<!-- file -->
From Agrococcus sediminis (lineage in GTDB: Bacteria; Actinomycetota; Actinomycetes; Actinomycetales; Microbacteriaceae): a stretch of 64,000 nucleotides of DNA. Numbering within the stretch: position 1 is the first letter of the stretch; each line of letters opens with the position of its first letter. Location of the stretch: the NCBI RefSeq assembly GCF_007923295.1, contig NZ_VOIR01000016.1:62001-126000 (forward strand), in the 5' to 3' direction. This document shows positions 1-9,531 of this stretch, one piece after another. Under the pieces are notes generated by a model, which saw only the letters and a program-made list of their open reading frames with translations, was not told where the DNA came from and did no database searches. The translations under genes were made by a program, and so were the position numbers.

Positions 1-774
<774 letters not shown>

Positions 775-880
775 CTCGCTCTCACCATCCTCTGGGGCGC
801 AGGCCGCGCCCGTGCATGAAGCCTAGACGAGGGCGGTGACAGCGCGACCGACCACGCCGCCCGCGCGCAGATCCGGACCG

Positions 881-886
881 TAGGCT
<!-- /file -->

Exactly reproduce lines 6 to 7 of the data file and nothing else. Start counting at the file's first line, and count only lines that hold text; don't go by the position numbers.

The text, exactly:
801 AGGCCGCGCCCGTGCATGAAGCCTAGACGAGGGCGGTGACAGCGCGACCGACCACGCCGCCCGCGCGCAGATCCGGACCG

Positions 881-886